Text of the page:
Kenyans are apprehensive of a new plan to increase taxes after Ruto sent new Finance Bill proposals to Parliament. His Kenya Kwanza coalition has a slight majority in both the National Assembly and Senate.
Ruto has defended the proposal saying the amendments are aimed at increasing government revenues to help the country develop and revive the ailing economy.
“We don’t intend to punish Kenyans. We want to create employment opportunities for the youths, through the amendments,” he said during a media roundtable.
President William Ruto: Coming into office, I had to cancel the borrowing of about 300 billion shillings that the intention was to borrow that would have taken the country down the cliff. Many of the subsidies that were being dished left right and centre, I had to reorganize the… pic.twitter.com/KQwEzyFXbx
Among the proposed changes include:
- 3% housing levy deduction: If passed, it will be mandatory for all employees to contribute 3% of their gross earnings to the National Housing Development Fund to enable the government to build cheap housing.
- Increase of VAT (Value Added Tax) on petroleum products from the current 8% to 16%. This is despite the Energy & Petroleum Regulatory Authority announcing an increase in fuel prices this week, with a litre of super petrol now selling at KSh182.70 ($1.33) from KSh179.3 ($1.30).
As MP’s prepare to debate the proposal ahead of the new national budget, which will be tabled mid-June, other areas that will be impacted include: income tax; digital assets tax; digital content creators, and excise duty.
MP’s from the leading coalition say they will pass the proposed finance bill without amendments. Senator Samson Cherargei, Ruto’s confidant, says the proposals must be passed so the government can provide essential services to Kenyans.
“We will not be able to do anything in the next four years if we don’t pass these proposals,” he says.
Ruto punishing hustlers….
Opposition leader Raila Odinga has told opposition MPs to oppose the proposals. He warns that if the bill is passed, he will once again call for street protests.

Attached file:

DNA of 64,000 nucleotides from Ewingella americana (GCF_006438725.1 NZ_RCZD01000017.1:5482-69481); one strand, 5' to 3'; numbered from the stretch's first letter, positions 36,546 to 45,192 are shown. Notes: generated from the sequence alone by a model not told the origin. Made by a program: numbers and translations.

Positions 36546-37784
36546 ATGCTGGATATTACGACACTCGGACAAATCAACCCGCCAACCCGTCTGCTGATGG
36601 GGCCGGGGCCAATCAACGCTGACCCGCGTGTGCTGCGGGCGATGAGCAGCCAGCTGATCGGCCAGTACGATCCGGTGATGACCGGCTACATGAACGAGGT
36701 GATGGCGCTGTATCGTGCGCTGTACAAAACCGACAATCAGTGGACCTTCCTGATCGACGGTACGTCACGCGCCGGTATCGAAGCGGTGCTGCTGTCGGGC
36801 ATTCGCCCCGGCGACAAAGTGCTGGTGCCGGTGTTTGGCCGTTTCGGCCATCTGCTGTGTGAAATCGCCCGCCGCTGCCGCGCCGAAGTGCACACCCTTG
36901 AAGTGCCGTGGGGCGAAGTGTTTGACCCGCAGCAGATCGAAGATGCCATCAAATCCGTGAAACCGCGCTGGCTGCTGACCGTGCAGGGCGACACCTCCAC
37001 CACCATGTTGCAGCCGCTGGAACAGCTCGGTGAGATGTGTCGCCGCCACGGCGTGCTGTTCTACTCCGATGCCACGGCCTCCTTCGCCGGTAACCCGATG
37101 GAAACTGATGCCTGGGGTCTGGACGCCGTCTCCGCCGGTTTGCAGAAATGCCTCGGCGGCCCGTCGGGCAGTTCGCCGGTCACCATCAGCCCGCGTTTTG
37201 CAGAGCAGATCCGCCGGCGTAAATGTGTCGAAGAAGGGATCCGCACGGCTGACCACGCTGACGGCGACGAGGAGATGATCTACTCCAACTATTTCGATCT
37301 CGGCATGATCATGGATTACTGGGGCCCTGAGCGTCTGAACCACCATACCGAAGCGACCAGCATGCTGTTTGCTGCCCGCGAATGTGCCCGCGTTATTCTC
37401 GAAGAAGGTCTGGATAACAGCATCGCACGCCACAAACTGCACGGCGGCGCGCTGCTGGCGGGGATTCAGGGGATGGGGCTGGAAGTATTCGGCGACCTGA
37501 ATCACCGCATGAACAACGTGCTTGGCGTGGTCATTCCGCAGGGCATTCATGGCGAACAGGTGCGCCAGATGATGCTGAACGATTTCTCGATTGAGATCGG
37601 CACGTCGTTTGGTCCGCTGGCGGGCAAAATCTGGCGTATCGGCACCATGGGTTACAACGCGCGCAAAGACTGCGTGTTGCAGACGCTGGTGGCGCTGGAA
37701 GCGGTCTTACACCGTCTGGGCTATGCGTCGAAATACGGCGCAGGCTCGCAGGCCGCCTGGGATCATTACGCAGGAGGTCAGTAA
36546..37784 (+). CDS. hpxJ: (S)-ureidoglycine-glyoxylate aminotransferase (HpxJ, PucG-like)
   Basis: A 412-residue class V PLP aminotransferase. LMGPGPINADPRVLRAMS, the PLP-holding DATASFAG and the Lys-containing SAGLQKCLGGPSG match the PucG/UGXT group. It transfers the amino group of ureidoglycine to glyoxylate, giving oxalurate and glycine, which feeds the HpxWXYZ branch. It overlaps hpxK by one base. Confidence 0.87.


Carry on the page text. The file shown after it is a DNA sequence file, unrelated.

Raila says Ruto has forgotten what he promised the hustlers and is now punishing them through increased taxes.
“Kenyans are too overburdened with a high cost of living and cannot afford more taxes,” Raila says.
We strongly reject the Finance Bill 2023! It’s an unjust punishment, burdening Kenyans and manufacturing poverty.
The Kenya Kwanza regime continues to ignore the public and refuses to make changes.
Rising fuel prices and a falling currency are worsening the lives of Kenyans. pic.twitter.com/XRGPLnxSSw
— Raila Odinga (@RailaOdinga) May 16, 2023
In the past two months Raila has been leading street protests to pressure the Ruto administration to deal with the high cost of living and do away with increased taxes.
I’m still jobless, Ruto promised we shall be employed, but instead he is busy increasing taxes. I’m disappointed.
George Maina graduated two years ago from a local university. He voted for Ruto during the 2022 presidential election with the hope that his administration would make finding jobs more possible.
“I’m still jobless, Ruto promised we shall be employed, but instead he is busy increasing taxes. I’m disappointed,” he tells The Africa Report.
Ivy Ameka, who voted for Raila, owns a small local vegetable farm in Mbale, Western Region. She says business is bad. “We hustlers have been forgotten, I’m not surprised. Raila should keep on fighting for us,” she says.
Suba Churchill, the director of the Kenya National Civil Society Centre, says with these proposed taxes, Ruto is losing the trust of ordinary Kenyans, the very people whose lives he promised to change.
“Ruto should have consulted the hustlers he promised to work for. They feel let down,” he tells The Africa Report.
Churchill adds that Ruto should have widely consulted people to explain why it was necessary for his administration to increase the taxes.
“The majority of Kenyans feel that they are being forced to pay higher taxes,” he says.
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